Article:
Describe commercial transaction with and without intermediaries.

Subject E-Commerce
NU Year Set: 5.(c) Marks: 5 Year: 2017

Rather than the highly abstracted view of intermediaries as providing a single unified service known as "coordination," the roles of intermediaries must be considered in more detail in order to understand the impact of the NII. Assumption 2, which characterizes intermediaries' roles generally as coordination, results in an aggregation and potentially an underestimation of the services they provide. Moreover, it contributes to the misleading conclusion that all aspects of exchange supports will be affected equally by an NII.
In traditional consumer markets, intermediaries provide a variety of explicit and implicit services for their customers. For example, by patronizing a store, consumers implicitly choose a bundle of services for which they pay through the retailer's margin. Intermediary functions that benefit consumers include assistance in search and evaluation, needs assessment and product matching, risk reduction, and product distribution/delivery. Intermediary functions that benefits producers include creating and disseminating product information and creating product awareness, influencing consumer purchases, providing customer information, reducing exposure to risk, and reducing costs of distribution through transaction scale economies. Finally, we note that often producer and consumer interests are in conflict, suggesting that another intermediary function is to balance and integrate these sometimes competing needs.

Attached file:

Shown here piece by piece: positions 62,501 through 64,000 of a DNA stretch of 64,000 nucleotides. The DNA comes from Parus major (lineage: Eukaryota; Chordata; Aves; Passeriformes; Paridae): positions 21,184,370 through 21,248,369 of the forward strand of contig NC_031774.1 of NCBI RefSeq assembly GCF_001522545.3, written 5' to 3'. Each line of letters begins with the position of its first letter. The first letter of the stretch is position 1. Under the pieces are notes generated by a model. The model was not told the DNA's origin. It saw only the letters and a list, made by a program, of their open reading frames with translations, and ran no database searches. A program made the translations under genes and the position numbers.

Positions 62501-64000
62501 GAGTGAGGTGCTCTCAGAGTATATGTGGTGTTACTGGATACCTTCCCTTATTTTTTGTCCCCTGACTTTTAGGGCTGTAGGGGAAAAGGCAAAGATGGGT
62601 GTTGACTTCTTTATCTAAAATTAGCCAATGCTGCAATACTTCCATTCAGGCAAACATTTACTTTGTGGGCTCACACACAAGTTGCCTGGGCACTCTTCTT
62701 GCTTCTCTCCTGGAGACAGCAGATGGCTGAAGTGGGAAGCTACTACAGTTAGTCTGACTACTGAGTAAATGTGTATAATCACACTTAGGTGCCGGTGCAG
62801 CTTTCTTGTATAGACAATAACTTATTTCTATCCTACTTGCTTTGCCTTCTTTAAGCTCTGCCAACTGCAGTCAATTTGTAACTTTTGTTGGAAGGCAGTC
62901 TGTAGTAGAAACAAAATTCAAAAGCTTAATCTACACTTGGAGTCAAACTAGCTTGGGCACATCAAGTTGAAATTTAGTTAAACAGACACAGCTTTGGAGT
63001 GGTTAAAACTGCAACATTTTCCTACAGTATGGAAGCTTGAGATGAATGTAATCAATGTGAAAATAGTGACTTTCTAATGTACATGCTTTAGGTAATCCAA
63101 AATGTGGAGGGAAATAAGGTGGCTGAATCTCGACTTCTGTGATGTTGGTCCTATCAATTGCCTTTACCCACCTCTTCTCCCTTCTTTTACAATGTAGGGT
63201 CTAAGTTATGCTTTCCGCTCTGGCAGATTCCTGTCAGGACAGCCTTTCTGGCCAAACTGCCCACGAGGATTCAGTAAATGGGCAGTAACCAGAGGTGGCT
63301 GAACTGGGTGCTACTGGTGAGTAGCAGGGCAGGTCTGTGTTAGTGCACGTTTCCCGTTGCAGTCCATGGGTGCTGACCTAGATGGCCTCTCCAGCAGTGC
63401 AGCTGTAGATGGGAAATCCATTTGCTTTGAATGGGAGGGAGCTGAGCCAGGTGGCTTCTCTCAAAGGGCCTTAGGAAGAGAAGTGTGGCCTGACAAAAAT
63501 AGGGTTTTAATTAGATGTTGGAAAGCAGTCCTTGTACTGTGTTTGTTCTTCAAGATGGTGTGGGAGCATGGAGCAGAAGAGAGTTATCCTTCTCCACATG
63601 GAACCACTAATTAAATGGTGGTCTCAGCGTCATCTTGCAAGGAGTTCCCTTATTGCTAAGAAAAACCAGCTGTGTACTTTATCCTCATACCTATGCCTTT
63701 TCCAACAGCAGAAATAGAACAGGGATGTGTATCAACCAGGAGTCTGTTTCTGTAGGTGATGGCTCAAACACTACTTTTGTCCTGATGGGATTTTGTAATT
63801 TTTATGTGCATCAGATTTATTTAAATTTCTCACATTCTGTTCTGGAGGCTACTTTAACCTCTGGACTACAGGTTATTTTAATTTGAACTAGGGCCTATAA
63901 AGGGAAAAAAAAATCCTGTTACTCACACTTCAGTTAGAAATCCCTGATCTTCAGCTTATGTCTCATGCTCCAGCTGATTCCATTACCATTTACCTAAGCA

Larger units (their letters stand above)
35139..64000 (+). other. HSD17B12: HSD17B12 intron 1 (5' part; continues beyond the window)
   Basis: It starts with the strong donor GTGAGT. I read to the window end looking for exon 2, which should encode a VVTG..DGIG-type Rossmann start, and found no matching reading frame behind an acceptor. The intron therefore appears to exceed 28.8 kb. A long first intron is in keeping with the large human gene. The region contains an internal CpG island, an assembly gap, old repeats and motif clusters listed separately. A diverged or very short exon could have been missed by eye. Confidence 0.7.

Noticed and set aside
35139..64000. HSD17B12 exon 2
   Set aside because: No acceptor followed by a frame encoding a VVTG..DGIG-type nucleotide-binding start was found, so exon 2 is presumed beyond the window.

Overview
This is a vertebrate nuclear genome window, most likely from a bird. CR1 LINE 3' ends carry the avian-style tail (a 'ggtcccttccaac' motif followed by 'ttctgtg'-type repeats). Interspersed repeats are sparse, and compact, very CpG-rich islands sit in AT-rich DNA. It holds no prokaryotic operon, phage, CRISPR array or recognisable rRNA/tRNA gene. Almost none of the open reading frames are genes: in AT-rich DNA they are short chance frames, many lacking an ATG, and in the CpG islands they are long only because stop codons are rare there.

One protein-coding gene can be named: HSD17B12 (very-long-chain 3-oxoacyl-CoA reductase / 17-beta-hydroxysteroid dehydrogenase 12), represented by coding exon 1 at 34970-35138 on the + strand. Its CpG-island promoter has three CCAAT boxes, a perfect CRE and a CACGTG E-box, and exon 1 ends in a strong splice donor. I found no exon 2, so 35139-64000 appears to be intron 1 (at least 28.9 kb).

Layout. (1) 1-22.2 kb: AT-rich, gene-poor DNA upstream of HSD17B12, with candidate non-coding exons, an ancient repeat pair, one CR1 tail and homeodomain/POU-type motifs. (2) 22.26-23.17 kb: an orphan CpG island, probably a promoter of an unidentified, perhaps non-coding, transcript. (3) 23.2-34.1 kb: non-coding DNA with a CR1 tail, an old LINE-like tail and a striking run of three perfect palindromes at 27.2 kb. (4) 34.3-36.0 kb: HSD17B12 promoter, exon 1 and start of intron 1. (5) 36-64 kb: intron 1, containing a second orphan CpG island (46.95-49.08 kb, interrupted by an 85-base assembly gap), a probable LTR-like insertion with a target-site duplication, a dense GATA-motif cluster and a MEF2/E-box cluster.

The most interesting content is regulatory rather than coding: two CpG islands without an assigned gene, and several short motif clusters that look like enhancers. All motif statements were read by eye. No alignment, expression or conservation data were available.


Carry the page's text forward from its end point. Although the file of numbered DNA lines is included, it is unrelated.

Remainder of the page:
Search and Evaluation. A consumer choosing a specialty store over a department store implicitly chooses between two alternative search and evaluation criteria. In either case the consumer is delegating some of the product search processes to the retail intermediary. Intermediaries also provide quality control and product evaluation. Importantly, this may not mean providing a high level of quality, but rather providing an appropriate level and definition of quality. Thus, the quality of the goods expected at a flea market, a discount store, and a specialty clothing boutique is significantly different. Product evaluations can also be provided by specialized intermediaries, such as Consumer Reports and Better Business Bureau. However, retail intermediaries design the type of the search and evaluation services that will be offered to consumers by choosing the product mix and focus.
Needs Assessment and Product Matching. In many cases, it is not reasonable to assume that individual consumers possess the knowledge needed to assess their needs reliably and identify the products which will efficiently meet those needs. Therefore, intermediaries can provide a valuable service by helping customers determine their needs. For example, many hardware stores explicitly present themselves as providers of "helpful hardware people" who help customers determine which products they need. By providing information, not just about the product, but also about the usefulness of the product, and even explicit expert assistance for identifying consumers' needs, intermediaries provide consumers with needs assessment and product matching services.